How to prevent HCV infection within the dialysis unit Top

1. Isolation of patients. This is mandatory for HBsAg positive patients, but for HCV, it depends on the policy of the unit, because of the psychological impact on the patients. In a center where anti-HCV positivity is very high among patients, isolation may not be very practical. As long as all patients are treated as if they were car­riers of contagious viruses, it may have the same preventive effect. If the percentage of positive patients is small, they may be separated, but the psychology of the staff is such, that non-sepa­rated patients may get to be treated less care­fully.

2. Glove wearing. A sterile, preferably a new pair of gloves should be used for each patient at the time of needle insertion for the dialyzer. How­ever, for various reasons, the gloved hand has to touch various objects around the patient- the console, and the needle again; the hand surface can be contaminated and it can transmit the virus. It is very time- consuming and uneconom­ical to change the glove whenever it touches the needle. Therefore it is much more practical to just dip the fingers in a disinfectant solution nearby. To that end, a basin containing a disin­fectant solution should be available within an arm's reach. It will be ideal to have one disinfec­tant solution per several consoles. HCV is an RNA virus which is labile chemically, and unlike HBV that requires a strong disinfectant such as hypochlorite, any disinfectant will destroy HCV on the glove quickly.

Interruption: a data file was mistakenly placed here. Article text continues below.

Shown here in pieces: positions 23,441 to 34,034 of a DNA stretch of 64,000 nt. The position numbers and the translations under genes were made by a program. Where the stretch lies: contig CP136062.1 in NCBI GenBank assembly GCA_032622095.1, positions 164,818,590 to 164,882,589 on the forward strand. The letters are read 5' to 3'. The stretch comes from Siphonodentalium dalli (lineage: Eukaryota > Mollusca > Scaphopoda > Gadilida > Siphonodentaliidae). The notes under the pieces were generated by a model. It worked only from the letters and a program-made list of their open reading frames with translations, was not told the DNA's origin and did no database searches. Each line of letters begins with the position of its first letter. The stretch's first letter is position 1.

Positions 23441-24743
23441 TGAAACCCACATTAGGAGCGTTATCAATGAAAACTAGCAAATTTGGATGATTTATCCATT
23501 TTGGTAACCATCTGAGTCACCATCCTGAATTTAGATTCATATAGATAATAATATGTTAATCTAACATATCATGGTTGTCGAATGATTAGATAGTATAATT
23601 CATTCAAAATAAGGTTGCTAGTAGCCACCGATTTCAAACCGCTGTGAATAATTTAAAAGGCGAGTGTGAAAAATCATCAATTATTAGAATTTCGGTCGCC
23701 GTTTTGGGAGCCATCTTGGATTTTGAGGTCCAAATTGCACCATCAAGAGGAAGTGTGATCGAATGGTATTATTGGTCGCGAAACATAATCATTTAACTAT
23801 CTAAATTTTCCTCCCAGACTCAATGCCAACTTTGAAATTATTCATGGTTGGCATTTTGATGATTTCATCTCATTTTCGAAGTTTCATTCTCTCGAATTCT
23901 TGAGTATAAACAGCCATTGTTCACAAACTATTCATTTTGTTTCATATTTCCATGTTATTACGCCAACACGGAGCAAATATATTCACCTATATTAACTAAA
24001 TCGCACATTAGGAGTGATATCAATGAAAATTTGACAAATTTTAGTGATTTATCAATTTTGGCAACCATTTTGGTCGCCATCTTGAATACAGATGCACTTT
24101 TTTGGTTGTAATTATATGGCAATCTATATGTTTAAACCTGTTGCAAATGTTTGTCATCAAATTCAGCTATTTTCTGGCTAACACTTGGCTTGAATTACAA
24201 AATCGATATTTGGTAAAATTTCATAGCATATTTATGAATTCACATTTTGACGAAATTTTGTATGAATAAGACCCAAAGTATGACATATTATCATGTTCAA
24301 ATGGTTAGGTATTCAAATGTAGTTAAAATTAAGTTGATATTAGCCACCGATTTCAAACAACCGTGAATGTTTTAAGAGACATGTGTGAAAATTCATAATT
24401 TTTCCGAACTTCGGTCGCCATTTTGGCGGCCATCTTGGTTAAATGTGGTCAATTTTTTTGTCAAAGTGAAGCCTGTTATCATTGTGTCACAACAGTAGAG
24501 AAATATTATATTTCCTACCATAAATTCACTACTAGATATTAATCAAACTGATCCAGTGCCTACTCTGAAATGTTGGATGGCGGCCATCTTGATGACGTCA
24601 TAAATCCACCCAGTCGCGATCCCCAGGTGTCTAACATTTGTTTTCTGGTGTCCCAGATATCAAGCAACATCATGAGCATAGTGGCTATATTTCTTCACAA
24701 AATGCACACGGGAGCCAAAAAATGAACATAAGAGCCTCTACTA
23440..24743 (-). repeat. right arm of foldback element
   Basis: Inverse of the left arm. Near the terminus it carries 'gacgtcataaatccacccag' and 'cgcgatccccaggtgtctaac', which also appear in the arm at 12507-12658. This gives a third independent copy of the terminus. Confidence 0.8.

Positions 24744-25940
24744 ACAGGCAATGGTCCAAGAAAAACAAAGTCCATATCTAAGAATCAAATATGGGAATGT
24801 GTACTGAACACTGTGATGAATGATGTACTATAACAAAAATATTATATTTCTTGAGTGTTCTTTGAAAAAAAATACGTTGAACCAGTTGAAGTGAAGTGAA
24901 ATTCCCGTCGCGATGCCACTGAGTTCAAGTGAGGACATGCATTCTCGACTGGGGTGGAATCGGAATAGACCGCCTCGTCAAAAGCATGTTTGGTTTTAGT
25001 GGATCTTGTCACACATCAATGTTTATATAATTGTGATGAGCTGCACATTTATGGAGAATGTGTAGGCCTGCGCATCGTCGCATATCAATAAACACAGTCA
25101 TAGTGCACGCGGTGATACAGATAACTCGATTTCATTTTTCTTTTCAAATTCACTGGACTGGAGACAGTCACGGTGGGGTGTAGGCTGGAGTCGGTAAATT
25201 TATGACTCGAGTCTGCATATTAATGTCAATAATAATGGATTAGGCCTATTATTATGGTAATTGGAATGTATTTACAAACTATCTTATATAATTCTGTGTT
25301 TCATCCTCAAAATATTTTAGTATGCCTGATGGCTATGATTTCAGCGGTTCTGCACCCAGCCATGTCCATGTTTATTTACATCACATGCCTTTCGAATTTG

3. Surface cleaning and prevention of surface con­tamination. The area around the patient's forearm in use should be protected from blood contamination with cloth and/or paper sheets. If blood has spurted beyond the protected area, the blood stain should be immediately treated with the disinfectant solution. After each dialysis session, the surface of the console should be wiped with a disinfectant. The floor should also be cleaned, because it is frequently contami­nated by blood.

4. Repeated education of the staff. The staff mem­bers tend to feel safe with the glove on, as a pro­tection for themselves. They need to be edu­cated that the surface of the glove is dirty, once it has touched any object. It should be repeatedly emphasized that when touching the needle or needle hole, the fingers must be abso­lutely sterile either by wearing a virgin glove, or by cleansing fingers with the disinfectant. It is perhaps more effective to use a video tape to educate the staff periodically. There may be new, untrained recruits on the staff, and the staff members tend to become complacent about the strict aseptic precaution, particularly at the time of needle withdrawal.

   Conclusion Top

HCV infection unrelated to blood transfusion is very common among chronic hemodialysis patients. The major route of virus entry to the patient seems to be the two needle holes in the forearm which are repeatedly touched by the fingers of the physician and nurse. The recommendations are to use a sterile glove and disinfect the fingers before touching the needle and the needle hole.

   References Top

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67.Yasuda K, Okuda K, Endo N, et al. Hypoamino-trans­ferasemia in patients on chronic hemodialysis. Clinical and biochemical appraisal. Gastroenterology 1995;109:  Back to cited text no. 67    
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Correspondence Address:
Kunio Okuda
School of Medicine, Chiba University Hospital, 1-8-1 Inohana, Chuo- ku, Chiha, 260
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Source of Support: None, Conflict of Interest: None

PMID: 19864834